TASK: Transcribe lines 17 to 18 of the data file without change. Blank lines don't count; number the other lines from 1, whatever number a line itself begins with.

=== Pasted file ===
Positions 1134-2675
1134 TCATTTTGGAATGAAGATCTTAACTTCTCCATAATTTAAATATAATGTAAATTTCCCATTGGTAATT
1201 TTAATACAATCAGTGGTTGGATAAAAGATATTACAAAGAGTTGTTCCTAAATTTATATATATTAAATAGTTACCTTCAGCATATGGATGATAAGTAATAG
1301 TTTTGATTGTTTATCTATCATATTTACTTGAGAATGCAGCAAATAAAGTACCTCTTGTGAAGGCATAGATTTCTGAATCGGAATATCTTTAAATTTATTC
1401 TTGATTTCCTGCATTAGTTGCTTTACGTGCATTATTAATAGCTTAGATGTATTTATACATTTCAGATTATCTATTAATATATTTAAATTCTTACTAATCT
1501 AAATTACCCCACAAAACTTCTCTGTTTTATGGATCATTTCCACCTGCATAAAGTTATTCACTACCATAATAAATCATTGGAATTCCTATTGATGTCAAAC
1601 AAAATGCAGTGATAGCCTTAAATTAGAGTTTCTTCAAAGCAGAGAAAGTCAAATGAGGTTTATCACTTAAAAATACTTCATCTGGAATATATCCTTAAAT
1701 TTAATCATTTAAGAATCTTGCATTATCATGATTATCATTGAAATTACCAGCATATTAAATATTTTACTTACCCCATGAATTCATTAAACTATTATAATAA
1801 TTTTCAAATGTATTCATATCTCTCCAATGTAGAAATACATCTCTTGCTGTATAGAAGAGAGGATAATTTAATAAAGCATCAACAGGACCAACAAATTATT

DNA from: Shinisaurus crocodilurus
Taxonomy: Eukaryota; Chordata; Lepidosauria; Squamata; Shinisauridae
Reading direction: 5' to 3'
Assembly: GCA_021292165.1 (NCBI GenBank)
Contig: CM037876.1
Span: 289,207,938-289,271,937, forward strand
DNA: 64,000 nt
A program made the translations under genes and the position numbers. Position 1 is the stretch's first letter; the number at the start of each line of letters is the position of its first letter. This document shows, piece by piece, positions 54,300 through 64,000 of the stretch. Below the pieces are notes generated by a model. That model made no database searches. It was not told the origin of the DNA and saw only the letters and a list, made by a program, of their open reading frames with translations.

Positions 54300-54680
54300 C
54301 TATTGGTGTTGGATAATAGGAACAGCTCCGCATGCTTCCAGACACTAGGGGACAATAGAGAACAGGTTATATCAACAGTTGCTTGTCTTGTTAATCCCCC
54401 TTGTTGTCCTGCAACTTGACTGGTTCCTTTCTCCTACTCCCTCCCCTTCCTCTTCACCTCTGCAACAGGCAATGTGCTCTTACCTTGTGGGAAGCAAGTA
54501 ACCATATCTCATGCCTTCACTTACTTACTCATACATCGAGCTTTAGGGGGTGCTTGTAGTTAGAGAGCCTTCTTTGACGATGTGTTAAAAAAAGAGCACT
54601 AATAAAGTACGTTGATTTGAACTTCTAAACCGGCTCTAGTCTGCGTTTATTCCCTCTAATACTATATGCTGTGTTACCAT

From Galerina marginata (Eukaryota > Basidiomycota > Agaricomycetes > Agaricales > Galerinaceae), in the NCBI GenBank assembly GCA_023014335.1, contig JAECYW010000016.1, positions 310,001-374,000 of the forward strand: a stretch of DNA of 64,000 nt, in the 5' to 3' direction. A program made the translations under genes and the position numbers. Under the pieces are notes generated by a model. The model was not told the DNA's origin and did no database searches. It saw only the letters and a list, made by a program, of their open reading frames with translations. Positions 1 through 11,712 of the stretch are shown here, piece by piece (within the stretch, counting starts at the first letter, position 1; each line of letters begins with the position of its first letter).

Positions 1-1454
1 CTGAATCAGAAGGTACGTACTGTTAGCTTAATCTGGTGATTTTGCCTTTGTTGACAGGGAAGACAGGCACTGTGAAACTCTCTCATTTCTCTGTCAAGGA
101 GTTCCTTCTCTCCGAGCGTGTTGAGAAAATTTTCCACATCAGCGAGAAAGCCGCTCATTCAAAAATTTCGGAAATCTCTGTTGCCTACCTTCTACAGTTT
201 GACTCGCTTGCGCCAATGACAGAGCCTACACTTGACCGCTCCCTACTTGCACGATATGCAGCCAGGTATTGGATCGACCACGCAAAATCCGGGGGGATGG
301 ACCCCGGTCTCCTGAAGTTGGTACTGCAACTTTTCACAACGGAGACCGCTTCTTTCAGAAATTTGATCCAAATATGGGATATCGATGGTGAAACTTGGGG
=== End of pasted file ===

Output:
A program made the translations under genes and the position numbers. Position 1 is the stretch's first letter; the number at the start of each line of letters is the position of its first letter. This document shows, piece by piece, positions 54,300 through 64,000 of the stretch. Below the pieces are notes generated by a model. That model made no database searches. It was not told the origin of the DNA and saw only the letters and a list, made by a program, of their open reading frames with translations.

Positions 54300-54680